6. Buy1Sell2


  7. I would have thought that the ability to follow and execute ones trading plan consistently, would be ones primary edge, since most simply cannot .
    Whether one trades fundamentals or technicals is a matter of personal preference.
  8. An edge is exactly that, an advantage. How you employ your resources and exploit that edge is the other half of the game.

    Success is impossible without one or the other.
  9. Its amazing how many have no idea what an edge is. Semantics issue I guess. If you cant mathematically prove your trades have a statistical edge over random, across a large period of time with a statistically valid sample set, sample size, and confidence interval, then you have no idea if you really have an edge or not.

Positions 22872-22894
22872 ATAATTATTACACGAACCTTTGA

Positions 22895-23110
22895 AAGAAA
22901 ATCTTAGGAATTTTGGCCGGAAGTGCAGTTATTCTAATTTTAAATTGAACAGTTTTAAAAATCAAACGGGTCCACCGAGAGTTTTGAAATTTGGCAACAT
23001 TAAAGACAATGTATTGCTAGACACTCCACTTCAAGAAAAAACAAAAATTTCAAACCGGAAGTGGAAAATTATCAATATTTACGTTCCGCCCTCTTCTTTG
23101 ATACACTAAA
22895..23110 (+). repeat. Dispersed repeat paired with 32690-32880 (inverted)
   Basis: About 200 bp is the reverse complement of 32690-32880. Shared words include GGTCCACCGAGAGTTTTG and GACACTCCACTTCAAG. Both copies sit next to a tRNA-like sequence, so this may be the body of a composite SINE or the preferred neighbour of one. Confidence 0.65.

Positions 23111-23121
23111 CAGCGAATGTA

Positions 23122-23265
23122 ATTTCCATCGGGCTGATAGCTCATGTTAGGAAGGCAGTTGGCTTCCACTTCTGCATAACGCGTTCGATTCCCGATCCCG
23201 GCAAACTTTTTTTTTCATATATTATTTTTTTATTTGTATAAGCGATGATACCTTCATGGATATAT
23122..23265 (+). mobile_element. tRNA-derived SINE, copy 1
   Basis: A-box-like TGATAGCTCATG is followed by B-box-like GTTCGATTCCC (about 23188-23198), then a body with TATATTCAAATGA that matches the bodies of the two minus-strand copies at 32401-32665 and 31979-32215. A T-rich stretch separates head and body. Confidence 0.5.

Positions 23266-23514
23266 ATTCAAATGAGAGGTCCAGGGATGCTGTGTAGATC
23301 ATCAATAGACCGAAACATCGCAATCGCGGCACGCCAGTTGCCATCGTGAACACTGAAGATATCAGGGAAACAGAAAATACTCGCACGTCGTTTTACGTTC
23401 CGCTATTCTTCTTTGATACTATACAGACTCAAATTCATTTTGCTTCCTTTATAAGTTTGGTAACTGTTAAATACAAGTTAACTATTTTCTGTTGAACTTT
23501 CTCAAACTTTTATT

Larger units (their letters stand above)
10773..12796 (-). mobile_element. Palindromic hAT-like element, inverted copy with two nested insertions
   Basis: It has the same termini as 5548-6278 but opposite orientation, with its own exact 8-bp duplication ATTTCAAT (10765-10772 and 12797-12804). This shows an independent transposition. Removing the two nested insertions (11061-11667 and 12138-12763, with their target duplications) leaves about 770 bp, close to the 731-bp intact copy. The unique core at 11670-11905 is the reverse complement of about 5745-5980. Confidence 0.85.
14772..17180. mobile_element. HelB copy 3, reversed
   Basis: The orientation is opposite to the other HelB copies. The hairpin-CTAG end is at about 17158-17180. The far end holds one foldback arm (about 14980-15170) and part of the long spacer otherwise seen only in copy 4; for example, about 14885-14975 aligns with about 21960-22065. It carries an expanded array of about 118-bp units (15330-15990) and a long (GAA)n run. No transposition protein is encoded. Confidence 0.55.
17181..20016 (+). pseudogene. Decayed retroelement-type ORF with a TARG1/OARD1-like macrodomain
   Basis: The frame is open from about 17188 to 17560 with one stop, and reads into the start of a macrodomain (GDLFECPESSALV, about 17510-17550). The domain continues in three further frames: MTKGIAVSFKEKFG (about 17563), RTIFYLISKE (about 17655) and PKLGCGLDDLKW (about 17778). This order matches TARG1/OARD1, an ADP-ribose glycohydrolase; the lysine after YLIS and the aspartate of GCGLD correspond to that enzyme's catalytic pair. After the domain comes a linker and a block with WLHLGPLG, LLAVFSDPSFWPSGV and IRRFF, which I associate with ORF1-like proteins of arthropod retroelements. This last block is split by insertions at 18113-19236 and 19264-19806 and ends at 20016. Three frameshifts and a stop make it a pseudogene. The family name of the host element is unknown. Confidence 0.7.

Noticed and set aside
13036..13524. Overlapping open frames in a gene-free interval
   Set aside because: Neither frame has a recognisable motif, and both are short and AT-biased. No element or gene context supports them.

10. tireg


    Thanks to all who have posted. This thread caught my eye because I was in an interview today with an investment firm (private wealth management/HNW managing type) and in the process of demonstrating what I've been working on lately I got asked by a manager what my 'edge' was. I replied pretty much the what you guys have said... being fully aware of risk and exposure relative to expected gains, knowing I have a positive expectancy due to backtesting over several markets and timeframes, being willing to adopt the system etc... but for some reason that didn't satisfy him so he kind of brushed me off in that aspect.

    Anyway, I sent him an email earlier today to clarify.. here's a copy paste:

    "What gives me my 'edge' / how I know my trading methodology will work in the long-run: